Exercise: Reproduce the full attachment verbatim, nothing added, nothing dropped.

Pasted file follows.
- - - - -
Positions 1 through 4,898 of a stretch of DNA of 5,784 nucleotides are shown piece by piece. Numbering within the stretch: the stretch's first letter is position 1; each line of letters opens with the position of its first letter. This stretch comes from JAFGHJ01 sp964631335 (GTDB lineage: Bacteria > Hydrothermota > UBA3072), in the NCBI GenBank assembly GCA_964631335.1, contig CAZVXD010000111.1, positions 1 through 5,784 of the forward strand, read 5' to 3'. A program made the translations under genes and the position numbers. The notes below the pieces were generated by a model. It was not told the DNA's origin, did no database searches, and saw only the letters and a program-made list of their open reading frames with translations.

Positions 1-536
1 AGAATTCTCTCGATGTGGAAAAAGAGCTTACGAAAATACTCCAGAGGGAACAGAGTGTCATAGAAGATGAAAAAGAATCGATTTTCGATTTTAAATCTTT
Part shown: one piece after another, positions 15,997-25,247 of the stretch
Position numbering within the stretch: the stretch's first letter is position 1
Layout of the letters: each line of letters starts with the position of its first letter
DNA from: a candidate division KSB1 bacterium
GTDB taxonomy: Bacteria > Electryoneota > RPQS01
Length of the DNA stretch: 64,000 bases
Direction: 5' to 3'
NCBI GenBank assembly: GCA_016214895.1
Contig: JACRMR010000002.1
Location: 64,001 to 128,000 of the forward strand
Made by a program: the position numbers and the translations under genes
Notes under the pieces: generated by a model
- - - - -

Positions 1 through 4,898 of a stretch of DNA of 5,784 nucleotides are shown piece by piece. Numbering within the stretch: the stretch's first letter is position 1; each line of letters opens with the position of its first letter. This stretch comes from JAFGHJ01 sp964631335 (GTDB lineage: Bacteria > Hydrothermota > UBA3072), in the NCBI GenBank assembly GCA_964631335.1, contig CAZVXD010000111.1, positions 1 through 5,784 of the forward strand, read 5' to 3'. A program made the translations under genes and the position numbers. The notes below the pieces were generated by a model. It was not told the DNA's origin, did no database searches, and saw only the letters and a program-made list of their open reading frames with translations.

Positions 1-536
1 AGAATTCTCTCGATGTGGAAAAAGAGCTTACGAAAATACTCCAGAGGGAACAGAGTGTCATAGAAGATGAAAAAGAATCGATTTTCGATTTTAAATCTTT
Part shown: one piece after another, positions 15,997-25,247 of the stretch
Position numbering within the stretch: the stretch's first letter is position 1
Layout of the letters: each line of letters starts with the position of its first letter
DNA from: a candidate division KSB1 bacterium
GTDB taxonomy: Bacteria > Electryoneota > RPQS01
Length of the DNA stretch: 64,000 bases
Direction: 5' to 3'
NCBI GenBank assembly: GCA_016214895.1
Contig: JACRMR010000002.1
Location: 64,001 to 128,000 of the forward strand
Made by a program: the position numbers and the translations under genes
Notes under the pieces: generated by a model